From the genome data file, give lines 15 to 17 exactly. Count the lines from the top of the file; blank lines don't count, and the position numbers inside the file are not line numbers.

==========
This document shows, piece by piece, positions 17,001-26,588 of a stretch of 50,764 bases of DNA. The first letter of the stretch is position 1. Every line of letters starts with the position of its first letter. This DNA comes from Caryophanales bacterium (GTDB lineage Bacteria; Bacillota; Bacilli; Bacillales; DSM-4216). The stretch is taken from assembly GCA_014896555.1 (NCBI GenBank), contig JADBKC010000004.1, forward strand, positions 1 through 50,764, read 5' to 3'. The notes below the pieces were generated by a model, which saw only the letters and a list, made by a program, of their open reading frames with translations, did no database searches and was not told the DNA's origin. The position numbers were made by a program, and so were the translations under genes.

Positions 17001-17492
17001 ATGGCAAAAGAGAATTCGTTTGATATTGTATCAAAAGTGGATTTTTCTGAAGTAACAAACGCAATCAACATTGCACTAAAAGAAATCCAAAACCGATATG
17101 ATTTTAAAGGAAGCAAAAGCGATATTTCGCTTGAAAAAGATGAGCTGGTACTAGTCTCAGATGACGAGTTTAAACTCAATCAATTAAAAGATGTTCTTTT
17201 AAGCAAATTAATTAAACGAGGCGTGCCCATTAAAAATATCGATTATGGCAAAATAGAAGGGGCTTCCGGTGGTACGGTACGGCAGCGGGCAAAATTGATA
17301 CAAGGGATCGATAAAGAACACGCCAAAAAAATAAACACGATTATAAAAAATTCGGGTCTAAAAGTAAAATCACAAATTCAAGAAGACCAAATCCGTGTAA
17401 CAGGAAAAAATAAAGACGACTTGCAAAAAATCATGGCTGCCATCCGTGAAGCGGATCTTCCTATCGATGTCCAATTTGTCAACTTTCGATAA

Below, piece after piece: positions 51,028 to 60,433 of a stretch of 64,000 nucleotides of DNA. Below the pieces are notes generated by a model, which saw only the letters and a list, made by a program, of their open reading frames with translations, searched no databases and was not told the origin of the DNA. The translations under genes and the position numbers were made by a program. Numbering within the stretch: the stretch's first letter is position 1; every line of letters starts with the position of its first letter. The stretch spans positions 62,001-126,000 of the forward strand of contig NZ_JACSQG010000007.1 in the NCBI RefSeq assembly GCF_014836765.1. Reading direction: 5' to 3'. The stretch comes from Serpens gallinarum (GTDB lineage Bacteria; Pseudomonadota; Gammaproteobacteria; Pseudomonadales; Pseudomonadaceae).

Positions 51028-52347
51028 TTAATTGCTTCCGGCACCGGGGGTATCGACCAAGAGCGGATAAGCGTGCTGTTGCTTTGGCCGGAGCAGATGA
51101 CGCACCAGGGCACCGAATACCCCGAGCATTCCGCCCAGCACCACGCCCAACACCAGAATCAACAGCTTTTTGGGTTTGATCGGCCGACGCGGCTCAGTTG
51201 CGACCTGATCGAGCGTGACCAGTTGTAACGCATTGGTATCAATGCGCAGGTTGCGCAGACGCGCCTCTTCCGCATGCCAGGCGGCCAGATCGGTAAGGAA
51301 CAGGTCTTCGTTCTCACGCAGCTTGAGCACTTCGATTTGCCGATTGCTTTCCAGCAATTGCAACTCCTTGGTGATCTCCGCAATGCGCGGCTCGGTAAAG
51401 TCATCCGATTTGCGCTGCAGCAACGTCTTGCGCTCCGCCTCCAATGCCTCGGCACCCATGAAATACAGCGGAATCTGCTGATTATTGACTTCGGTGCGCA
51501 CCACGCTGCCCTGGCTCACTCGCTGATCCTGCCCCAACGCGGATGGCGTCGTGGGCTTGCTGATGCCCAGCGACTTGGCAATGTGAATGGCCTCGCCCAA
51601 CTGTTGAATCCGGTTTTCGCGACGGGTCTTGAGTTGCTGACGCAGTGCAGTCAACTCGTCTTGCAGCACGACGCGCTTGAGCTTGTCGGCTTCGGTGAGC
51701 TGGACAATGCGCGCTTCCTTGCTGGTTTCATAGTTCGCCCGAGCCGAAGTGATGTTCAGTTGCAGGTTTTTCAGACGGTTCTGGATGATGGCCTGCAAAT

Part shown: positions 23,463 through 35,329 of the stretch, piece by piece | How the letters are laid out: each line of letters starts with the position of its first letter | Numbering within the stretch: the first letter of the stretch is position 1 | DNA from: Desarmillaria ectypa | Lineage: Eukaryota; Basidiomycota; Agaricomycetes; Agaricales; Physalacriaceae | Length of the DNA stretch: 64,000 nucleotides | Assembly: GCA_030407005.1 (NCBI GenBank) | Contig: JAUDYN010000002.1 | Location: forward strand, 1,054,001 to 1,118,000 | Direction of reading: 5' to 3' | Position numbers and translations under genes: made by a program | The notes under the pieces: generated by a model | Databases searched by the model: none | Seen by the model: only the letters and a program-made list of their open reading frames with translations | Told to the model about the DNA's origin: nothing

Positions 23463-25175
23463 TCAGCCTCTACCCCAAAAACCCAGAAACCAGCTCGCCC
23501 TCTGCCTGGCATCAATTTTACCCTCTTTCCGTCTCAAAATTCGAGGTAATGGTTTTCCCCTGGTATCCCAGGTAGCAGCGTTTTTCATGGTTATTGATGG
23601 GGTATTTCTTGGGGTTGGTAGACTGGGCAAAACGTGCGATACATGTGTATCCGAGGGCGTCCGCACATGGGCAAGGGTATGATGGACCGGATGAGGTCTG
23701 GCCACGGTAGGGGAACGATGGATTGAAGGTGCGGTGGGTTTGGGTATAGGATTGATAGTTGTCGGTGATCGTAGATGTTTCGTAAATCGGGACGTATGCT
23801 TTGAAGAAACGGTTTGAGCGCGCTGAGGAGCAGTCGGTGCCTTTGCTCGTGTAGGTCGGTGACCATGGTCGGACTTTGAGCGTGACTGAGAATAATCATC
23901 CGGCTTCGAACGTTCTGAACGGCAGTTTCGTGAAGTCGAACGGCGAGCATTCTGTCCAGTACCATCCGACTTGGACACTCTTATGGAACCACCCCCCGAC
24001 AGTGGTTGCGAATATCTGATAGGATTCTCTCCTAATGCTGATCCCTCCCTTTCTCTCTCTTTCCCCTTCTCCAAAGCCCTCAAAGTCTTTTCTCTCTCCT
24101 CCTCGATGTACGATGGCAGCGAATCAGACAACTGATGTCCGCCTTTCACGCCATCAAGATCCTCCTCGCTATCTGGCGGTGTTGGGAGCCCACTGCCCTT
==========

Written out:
51501 CCACGCTGCCCTGGCTCACTCGCTGATCCTGCCCCAACGCGGATGGCGTCGTGGGCTTGCTGATGCCCAGCGACTTGGCAATGTGAATGGCCTCGCCCAA
51601 CTGTTGAATCCGGTTTTCGCGACGGGTCTTGAGTTGCTGACGCAGTGCAGTCAACTCGTCTTGCAGCACGACGCGCTTGAGCTTGTCGGCTTCGGTGAGC
51701 TGGACAATGCGCGCTTCCTTGCTGGTTTCATAGTTCGCCCGAGCCGAAGTGATGTTCAGTTGCAGGTTTTTCAGACGGTTCTGGATGATGGCCTGCAAAT